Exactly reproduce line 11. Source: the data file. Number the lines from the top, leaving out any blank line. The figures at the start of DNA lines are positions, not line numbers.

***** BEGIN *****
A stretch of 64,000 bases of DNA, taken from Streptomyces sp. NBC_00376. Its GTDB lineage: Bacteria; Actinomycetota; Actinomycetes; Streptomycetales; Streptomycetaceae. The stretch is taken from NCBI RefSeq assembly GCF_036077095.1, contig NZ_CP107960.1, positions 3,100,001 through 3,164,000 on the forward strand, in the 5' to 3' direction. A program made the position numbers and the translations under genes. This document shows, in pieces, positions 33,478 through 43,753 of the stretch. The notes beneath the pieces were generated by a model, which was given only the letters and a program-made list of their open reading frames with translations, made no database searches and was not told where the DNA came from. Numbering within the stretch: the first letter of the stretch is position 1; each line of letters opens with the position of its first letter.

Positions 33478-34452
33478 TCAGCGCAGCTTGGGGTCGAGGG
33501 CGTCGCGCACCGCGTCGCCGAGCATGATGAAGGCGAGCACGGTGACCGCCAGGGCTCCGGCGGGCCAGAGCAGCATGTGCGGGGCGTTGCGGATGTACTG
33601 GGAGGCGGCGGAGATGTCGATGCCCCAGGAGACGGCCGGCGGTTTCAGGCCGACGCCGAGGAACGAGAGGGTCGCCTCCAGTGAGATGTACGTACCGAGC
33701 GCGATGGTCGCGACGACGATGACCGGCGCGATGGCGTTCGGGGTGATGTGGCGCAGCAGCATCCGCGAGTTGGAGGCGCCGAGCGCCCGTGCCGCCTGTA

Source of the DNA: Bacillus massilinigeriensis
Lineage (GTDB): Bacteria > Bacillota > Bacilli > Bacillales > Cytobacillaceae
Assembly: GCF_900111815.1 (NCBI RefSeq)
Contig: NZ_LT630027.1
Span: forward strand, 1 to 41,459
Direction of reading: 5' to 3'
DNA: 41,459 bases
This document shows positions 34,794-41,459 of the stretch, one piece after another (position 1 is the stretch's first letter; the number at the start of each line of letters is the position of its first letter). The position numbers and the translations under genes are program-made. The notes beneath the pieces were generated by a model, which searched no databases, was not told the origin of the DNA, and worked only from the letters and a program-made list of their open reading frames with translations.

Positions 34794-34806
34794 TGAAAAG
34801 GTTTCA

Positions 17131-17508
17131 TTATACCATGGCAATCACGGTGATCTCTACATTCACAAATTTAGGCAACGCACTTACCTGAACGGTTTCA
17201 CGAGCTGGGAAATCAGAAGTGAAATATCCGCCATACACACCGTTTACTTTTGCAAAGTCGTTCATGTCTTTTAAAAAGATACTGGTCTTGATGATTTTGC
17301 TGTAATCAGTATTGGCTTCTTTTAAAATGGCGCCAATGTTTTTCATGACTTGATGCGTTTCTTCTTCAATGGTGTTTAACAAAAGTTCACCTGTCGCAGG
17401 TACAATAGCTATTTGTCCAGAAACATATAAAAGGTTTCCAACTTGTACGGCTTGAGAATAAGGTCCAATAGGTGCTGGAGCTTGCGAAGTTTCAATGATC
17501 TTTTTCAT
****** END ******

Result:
Span: forward strand, 1 to 41,459